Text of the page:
Prime Minister Benjamin Netanyahu on Wednesday urged all Jews living in the Diaspora to immigrate to Israel, in the wake of the deadly terror attacks in Paris last week.
At the annual Taglit-Birthright ‘Mega Event’ in Israel, Netanyahu asked thousands of participants to hold a minute of silence for the victims of the attacks at the offices of satirical magazine Charlie Hebdo, in which 12 people were killed, and later at a kosher supermarket in the French capital in which four Jewish men were murdered, among them Yoav Hattab. The young Tunisian Jew had visited Israel with Birthright, the program that brings Jewish 18-to-26-year-olds on free 10-day trips, just a few short weeks ago.
“Tonight, I call on all of you, and on all young Jews around the world: Come to Israel, Make aliya. This is your country. This is your birthright,” the prime minister urged.
Picking up on one of the popular slogans showing support for the victims of the market siege, Netanyahu said his visit to France following the attacks made him question whether Jews in other countries were free and unafraid to declare their identity.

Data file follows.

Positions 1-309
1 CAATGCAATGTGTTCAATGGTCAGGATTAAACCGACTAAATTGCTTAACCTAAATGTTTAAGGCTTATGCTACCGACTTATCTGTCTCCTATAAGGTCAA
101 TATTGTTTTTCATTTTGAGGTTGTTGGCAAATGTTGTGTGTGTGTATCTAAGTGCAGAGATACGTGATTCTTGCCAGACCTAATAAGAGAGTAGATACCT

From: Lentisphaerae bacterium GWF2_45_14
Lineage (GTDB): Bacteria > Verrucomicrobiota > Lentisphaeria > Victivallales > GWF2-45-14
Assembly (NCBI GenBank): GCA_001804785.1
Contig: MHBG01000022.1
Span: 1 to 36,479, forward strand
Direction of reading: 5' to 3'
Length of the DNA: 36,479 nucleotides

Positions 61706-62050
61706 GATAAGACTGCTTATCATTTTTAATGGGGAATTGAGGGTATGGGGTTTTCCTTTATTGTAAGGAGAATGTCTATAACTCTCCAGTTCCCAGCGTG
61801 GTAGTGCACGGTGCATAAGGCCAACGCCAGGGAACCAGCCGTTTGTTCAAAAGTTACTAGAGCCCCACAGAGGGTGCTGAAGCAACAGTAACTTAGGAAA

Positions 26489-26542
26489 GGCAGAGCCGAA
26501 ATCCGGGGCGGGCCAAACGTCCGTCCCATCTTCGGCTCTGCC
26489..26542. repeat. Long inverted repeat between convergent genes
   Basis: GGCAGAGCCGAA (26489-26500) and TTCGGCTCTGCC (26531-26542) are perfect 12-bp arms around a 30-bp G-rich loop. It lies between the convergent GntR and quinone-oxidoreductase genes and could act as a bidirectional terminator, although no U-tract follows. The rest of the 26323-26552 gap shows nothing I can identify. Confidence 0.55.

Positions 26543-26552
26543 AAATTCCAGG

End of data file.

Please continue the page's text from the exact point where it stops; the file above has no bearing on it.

Prime Minister Benjamin Netanyahu's remarks at the annual Taglit-Birthright Israel event.Video: GPO.
Posted by The Prime Minister of Israel on Wednesday, 14 January 2015
“I was proud to represent Israel in Paris alongside other world leaders in the fight against terror. I saw there masses of French people marching and saying “Je Suis Charlie” [in support of the victims of the satirical magazine attack] — and in my heart, I said to myself ‘for us [Jews] there is an additional questions — can Jews in other countries march in the street declaring “Je Suis Juif” [I am Jewish]?
“I tell you as prime minister of Israel what every Jew in the State of Israel can say, ‘Je Suis Juif’, and we declare this without fear, without hesitation, and with great pride,” he went on.
“This is what makes Israel unique. Every Jew can feel part of Israel and that Israel belongs to them.”
Netanyahu has made several remarks urging mass immigration to Israel, including in a subtle speech delivered to an audience at the Grand Synagogue in Paris following the massive rally against terror on Sunday in the French capital that drew dozens of world leaders and some 1.6 million people.
Other Israeli leaders including Foreign Minister Avigdor Liberman, Defense Minister Moshe Ya’alon and Economy Minister Naftali Bennett also made similar statements following the attacks.
The four victims at the Hyper Cacher market in Paris last Friday — Hattab, Yohan Cohen, Phillipe Barhan and Francois Michel Saada — were buried in Jerusalem on Tuesday in a ceremony attended by President Reuven Rivlin, Netanyahu, Knesset members from various political parties and religious leaders.